I’ve never been a member, but I happen to know about a methodology that the Rotary International uses as one of their core values.  They believe in maintaining a standard, where decisions are balanced against a set of 4 rules, which they call the 4-way test.  Those rules are:

  1. Is it the TRUTH?
  2. Is it FAIR to all concerned?
  4. Will it be BENEFICIAL to all concerned?

I think you can agree, that even though their intention is to use these rules to make more responsible business decisions, they can be generally applied to all areas of life, including user groups.

Certified Organic

Community is a very organic thing.  It’s a very trustworthy thing.  When you’re part of and leading part of a community, the people around you have very high expectations of you and what you do.  Ironically, most of the people in the community don’t know what those standards are until you cross the line.  When that happens, you lose a ton, if not all, of your credibility – and it’s not an easy task to recover from that kind of situation.  We see this in business almost daily.

Think of community as a field of [insert crop here].  A leader is very much like a farmer.  You need to give the crops a place to be, you need to give them water and nourishment (information), and you need to maintain the crop field so that the existing crop will live just fine, but crops in future years will also thrive.  However, if you do something you’re not supposed to, the crops will die.  Your community will be lost.  Using a user group for your own direct and personal gain is like spreading poison all over your crops.

Just remember this, be a good farmer!  :D

Practice What You Preach, Will!

I wanted to end this with an example of what I did as the user group leader for the ODUG.  When I first took over as the leader, there were 4 advertisements on the website, and not really any other sponsor perks in place yet.  Among those advertisements were just sponsor ads from the companies that the main contributors of the user group belonged to.  It wasn’t quite wrong – yet.  There weren’t any rules or guidelines to tell anyone to not do it, and there weren’t any other sponsors.  Heck!  There wasn’t really a format for the meetings yet.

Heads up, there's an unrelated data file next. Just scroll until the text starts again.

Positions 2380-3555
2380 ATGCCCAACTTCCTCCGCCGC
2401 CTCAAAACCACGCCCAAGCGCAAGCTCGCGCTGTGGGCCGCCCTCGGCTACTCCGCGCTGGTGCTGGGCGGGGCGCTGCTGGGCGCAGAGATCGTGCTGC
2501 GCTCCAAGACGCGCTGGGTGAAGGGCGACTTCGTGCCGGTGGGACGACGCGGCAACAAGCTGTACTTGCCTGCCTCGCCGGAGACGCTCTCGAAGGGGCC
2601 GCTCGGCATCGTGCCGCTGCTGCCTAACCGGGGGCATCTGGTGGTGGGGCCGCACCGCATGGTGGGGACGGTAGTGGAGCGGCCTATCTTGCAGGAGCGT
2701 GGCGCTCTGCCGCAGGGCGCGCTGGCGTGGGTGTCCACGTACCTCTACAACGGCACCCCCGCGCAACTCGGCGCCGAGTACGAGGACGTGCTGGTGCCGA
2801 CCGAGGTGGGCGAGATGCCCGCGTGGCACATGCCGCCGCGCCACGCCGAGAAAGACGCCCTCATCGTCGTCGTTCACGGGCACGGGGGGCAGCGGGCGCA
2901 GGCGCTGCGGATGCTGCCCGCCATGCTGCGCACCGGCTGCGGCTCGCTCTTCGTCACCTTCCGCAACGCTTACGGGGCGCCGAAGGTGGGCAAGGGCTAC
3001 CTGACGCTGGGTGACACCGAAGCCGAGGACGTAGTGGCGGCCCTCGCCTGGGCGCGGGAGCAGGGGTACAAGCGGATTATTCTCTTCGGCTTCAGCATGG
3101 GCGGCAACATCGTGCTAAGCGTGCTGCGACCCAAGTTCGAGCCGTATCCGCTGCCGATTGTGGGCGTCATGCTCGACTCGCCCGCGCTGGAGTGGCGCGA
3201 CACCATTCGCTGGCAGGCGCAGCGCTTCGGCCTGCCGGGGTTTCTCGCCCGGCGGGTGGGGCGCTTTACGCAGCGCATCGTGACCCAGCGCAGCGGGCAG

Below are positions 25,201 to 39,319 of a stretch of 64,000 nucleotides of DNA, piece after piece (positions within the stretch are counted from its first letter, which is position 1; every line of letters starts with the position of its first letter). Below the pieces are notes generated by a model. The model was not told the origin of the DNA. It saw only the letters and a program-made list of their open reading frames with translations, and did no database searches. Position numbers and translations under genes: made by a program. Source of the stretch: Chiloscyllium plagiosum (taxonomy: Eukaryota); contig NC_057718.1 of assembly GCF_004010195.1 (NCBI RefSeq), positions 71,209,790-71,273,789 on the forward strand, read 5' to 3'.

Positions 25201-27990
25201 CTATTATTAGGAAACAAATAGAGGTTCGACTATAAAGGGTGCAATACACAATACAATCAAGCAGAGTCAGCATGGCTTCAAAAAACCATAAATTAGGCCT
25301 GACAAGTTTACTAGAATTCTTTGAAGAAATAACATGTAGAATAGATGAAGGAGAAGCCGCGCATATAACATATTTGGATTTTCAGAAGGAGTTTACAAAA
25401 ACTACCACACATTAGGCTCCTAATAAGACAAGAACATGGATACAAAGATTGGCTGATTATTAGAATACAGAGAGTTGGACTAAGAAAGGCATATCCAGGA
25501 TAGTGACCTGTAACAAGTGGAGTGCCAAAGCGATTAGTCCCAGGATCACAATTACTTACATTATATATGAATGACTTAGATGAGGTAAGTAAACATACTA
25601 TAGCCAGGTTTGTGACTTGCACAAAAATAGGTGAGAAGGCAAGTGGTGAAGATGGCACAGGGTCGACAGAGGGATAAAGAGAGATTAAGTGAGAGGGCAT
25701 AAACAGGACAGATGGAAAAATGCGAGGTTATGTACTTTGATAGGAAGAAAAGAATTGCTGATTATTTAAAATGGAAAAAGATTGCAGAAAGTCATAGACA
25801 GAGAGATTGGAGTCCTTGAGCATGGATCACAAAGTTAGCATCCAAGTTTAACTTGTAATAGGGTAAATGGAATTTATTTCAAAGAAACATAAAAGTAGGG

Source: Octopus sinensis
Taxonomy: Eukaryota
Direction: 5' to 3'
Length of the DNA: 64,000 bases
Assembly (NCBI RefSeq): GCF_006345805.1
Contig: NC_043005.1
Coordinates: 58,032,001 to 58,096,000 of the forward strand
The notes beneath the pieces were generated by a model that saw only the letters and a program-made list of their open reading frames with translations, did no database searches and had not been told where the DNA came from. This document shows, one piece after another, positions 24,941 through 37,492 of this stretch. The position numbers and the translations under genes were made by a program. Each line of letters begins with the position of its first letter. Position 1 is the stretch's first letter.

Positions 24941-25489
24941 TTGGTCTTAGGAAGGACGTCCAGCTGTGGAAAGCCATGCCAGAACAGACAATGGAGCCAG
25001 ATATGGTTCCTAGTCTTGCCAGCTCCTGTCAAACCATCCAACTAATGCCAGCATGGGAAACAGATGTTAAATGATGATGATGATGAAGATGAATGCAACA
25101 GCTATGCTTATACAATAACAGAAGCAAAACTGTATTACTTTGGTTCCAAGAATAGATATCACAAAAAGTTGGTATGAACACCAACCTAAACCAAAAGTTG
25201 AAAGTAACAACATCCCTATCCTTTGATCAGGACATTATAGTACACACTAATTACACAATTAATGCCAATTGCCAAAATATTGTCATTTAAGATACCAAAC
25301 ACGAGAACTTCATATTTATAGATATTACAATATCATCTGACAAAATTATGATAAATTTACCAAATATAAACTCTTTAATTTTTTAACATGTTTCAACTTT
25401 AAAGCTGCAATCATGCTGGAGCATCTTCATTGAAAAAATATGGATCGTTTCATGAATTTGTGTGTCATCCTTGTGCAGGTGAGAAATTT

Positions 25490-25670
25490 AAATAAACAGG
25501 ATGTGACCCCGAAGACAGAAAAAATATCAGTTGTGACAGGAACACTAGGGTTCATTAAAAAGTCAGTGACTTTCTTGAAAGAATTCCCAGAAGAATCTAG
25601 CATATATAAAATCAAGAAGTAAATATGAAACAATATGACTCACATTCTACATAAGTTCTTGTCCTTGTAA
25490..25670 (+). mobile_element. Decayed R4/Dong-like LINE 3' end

When I began soliciting for sponsorship, the first thing I did was lower the impression rate for the banner ads for user group members, and move them to the bottom of the list on any listing of site sponsors.  I didn’t remove them unless there wasn’t a direct tie-in to the user group that added value. 

For instance, we began holding meetings at my current employer, RezHubRezHub was donating meeting space and company time to the user group.  For example, I had my IT guy on-hand to help with issues, and they were paying the bills for lights and a/c.  Not to mention, the RezHub business runs 100% on DotNetNuke.  So, there was prominent ad placement.  However, when we moved our meetings to the ABC Fine Wine & Spirits corporate office, RezHub no longer offered any value to the user group.  The ads came down.

To further give you a glimpse into my insight into this specific use-case, I saw the need to make sure that once I stepped down as the user group leader, there were rules in place to protect the integrity of the user group – ensuring its future from anyone that might step into the picture.  I pulled ByLaws from various user groups all over the globe, and wrote the ODUG ByLaws. 

These rules gave a lot of power to the President of the user group, but it also had in it checks and balances to remove rogue leaders, and allow the board to override decisions made by the leader.  More importantly, it specifically mentions my topic of choice in this post:

No member of the Board of Directors may use their position on the Board of Directors for direct personal or financial gain.

If you would like to see the ODUG ByLaws, you can download them from the Orlando DotNetNuke Users Group homepage.

I hope this blog post lends you some insight into how important it is to ensure that the user group is by, for, and benefits the members of the user group, and not anyone running it.  The members in all cases should come first.  Believe me, any benefit that you might hope to get from leading a user group will come to you anyway if you’re doing the right things.  There’s no reason to cut corners.